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Crystal Lopez

Globe Trekker

By Joy Y. Wang

Summer 2009

In the past three years, Crystal Lopez ’09 has traveled to some of the most exotic, tropical locales on the planet. Her journeys were not your typical spring-break jaunts. In each case, their purpose was to promote human rights.

This past August, Lopez headed to Equatorial Guinea with Professor Peter Rosenblum and two other students from the Human Rights Clinic to gather information about human rights issues in the country. “The absence of fiscal and political transparency and the fact that the government does not allow an independent society to flourish are major obstacles to human rights advocacy in Equatorial Guinea,” she explains. Following her two-week trip, Lopez and her colleagues met with U.S. State Department officials in Washington, D.C., to report on the human rights situation in the country.

A month before flying to Equatorial Guinea, Lopez accompanied Human Rights Institute Deputy Director Caroline Bettinger-López to the Dominican Republic, where they worked on legal issues related to equality for Dominicans of Haitian descent. While there, Lopez also met with NGOs and government officials, as well as petitioners in a discrimination case.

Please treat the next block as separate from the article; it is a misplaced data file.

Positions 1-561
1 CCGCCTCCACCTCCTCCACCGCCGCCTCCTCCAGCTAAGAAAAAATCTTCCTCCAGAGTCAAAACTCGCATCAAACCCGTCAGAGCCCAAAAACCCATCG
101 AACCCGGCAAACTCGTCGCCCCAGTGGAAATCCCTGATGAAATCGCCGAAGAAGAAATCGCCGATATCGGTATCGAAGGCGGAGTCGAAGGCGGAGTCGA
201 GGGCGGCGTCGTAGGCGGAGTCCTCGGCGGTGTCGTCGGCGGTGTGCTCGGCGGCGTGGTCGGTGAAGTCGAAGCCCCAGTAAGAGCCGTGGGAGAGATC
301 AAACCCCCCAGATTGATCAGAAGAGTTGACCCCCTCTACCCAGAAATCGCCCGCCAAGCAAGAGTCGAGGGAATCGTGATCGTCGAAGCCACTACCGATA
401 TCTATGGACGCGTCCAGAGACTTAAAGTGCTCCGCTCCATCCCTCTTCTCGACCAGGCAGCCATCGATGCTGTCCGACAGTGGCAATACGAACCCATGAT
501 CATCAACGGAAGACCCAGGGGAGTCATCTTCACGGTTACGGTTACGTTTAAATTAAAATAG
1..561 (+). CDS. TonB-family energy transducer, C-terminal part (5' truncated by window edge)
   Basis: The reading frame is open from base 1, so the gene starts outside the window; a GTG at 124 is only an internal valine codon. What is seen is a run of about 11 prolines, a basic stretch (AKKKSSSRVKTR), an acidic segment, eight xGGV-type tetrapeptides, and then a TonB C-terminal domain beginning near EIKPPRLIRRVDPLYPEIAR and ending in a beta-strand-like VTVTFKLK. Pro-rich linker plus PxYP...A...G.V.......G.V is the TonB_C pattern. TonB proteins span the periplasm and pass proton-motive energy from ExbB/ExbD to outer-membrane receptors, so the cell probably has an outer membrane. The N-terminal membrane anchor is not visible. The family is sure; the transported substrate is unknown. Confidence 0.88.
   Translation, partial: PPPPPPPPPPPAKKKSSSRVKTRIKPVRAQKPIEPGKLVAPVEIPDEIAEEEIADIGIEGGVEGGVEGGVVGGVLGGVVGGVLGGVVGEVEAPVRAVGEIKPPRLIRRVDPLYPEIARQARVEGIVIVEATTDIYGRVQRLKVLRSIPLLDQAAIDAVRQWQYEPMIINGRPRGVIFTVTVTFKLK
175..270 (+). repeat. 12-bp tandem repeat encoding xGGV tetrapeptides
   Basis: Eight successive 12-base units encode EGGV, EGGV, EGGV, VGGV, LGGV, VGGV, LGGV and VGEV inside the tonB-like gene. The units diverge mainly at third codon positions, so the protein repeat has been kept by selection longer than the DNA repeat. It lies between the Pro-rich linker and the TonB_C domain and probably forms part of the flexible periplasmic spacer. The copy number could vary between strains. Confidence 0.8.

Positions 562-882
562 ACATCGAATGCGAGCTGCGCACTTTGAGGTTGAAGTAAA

Lopez’s international travels during Law School began in earnest with a trip to Peru the summer after her first year. She worked with APRODEH, one of Peru’s leading human rights organizations, to help the country recover from the dictatorship of former President Alberto Fujimori. In Peru, Lopez realized that human rights work is often dangerous and difficult, requiring a great deal of commitment. But she notes that those very challenges drove her to an important epiphany: “This is the kind of meaningful work I want to pursue.”

After graduation, Lopez will defer from work at a law firm and will do a public interest fellowship for a year. As for the future, she is thinking of eventually going into clinical teaching. Of course, that’s just the plan, and, as the globe-trotting Lopez points out, “you never know what interesting projects I might run into around the world.”

Photographed by David Wentworth